Write The Wrongs

The Struggles

Sunday, 7 a.m. The ringing phone opens my business day. It's a customer who needs a car inspected. Most of the day will be spent working on tax returns, corporate motions, employee issues and banking.

We worked ourselves silly promoting our business; and with limited funds, we engaged in guerrilla marketing with a passion. We set up a booth at the local fair, created a newsletter, advertised in coupon books, sent the kids into mall parking lots armed with windshield announcements, called on auto dealers and advertised in the paper. We did what the franchisor told us to do, and our sales were climbing, but most of our business came from the Yellow Pages ad placed by the franchisor. Although we had become the sales leader for this young chain, we were still subsidizing our business when we realized things were worse than we'd thought: A fellow franchisee shut down because he could no longer exist on his income.

Failure has a bad reputation for hanging around and dragging down those surrounded by it. If you have ever been on a high school team that sadly never won, you can understand the interpersonal dynamic that occurs when blame is assigned. Accordingly, the strength of being engaged in a franchised business with other franchisees that pool their resources for adver-tising, assistance and national exposure can become your downfall when these synergies don't happen. I've seen this arise in mature franchise chains as older franchisees become comfortable with their success and quit caring about reinvesting their talent and finances into the company. Instead, they ride their cash cow to the detriment of others. When the franchisee down the street starts poisoning his customers, you'll feel the effect. That's why you want a franchisor that has fair rules and enforces them.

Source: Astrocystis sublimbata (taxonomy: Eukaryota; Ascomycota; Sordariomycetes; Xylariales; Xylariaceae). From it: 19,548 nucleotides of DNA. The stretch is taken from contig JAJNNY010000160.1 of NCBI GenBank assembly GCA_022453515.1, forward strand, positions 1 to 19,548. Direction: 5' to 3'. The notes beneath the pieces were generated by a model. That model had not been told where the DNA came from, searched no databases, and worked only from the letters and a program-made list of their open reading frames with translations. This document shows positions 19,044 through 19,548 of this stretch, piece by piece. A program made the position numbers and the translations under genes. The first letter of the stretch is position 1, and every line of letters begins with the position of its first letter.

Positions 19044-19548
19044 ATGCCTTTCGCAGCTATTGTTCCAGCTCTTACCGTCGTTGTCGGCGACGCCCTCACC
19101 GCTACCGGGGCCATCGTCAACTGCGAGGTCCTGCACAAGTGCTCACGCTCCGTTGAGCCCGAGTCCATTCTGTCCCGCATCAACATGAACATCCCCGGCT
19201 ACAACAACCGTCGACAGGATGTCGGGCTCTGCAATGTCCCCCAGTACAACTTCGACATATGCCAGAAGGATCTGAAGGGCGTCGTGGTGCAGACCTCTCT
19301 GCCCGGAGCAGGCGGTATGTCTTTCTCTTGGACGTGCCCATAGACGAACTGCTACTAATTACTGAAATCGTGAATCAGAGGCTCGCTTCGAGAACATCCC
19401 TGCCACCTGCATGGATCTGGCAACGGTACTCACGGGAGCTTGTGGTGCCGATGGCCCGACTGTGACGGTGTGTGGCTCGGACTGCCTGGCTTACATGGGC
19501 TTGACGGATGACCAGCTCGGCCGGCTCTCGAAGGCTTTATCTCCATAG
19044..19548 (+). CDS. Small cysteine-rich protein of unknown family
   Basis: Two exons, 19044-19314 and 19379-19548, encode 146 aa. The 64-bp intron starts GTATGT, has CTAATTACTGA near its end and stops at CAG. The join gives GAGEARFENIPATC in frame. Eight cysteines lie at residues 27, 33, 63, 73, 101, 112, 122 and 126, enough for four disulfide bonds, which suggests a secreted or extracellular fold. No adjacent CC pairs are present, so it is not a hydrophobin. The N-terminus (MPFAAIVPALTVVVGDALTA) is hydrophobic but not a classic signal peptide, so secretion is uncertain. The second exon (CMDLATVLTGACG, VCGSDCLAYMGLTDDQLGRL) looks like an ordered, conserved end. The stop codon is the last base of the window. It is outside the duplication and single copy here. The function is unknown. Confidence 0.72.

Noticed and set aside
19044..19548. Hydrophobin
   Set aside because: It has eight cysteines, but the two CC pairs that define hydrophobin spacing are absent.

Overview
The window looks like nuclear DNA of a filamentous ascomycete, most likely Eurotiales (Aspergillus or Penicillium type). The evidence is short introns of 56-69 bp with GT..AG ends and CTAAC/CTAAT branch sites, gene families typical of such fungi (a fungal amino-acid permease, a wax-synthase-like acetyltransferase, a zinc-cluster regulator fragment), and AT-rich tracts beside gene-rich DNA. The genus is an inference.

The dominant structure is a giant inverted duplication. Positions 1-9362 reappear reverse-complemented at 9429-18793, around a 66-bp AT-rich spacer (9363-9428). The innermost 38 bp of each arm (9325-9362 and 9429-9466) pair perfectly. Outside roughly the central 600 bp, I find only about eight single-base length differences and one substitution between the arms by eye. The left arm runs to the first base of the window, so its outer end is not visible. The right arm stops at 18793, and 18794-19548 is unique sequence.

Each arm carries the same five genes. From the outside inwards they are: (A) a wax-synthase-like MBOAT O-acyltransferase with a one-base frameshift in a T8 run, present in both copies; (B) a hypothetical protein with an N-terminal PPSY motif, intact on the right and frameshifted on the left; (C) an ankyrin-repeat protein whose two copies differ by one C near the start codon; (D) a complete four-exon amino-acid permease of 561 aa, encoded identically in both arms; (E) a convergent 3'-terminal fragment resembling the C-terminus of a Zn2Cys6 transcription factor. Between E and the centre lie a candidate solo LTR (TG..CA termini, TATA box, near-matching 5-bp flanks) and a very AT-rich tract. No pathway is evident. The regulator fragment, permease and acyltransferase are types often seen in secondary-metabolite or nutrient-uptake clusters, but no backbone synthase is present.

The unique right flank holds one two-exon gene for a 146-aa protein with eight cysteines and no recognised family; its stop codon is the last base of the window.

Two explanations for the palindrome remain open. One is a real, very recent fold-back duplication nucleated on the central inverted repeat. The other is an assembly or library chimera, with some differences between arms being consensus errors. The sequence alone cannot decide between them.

For a young franchisor, the domino effect of failing locations can be the fatal blow. Auto Exam couldn't get any further financing, and a rift soon developed between the CEO and the president. Soon, the management team parted ways, and the company was left to its founder, a well-intentioned auto mechanic inexperienced in fund-raising, management and the slew of responsibilities facing the typical CEO. Then, sensing the imminent death of the company, another new franchisee began withholding royalties. The resulting angst, confusion and miscommunication had devastating consequences: Our franchisor missed the Yellow Pages cutoff deadline.

It's a little hard to operate a business without anyone knowing you exist and, as the phone calls began to slow with the issuance of a new phone book, the impending reality of suffering for another year brought our business to a close. Fortunately, the closure of our franchise didn't destroy us financially. Yes, we learned an expensive lesson that was reflected in our credit card statements and foregone vacations for years to follow, but in making our investment, we'd stuck to the principle that we would not risk more than we could afford to lose. We covered our losses by pawning the equipment, and I had to drive a cargo van until our lease expired.

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This article was originally published in the January 2001 print edition of Entrepreneur with the headline: Write The Wrongs.

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Barbara Corcoran on Risk-Taking, Failure and How to Get Back Up

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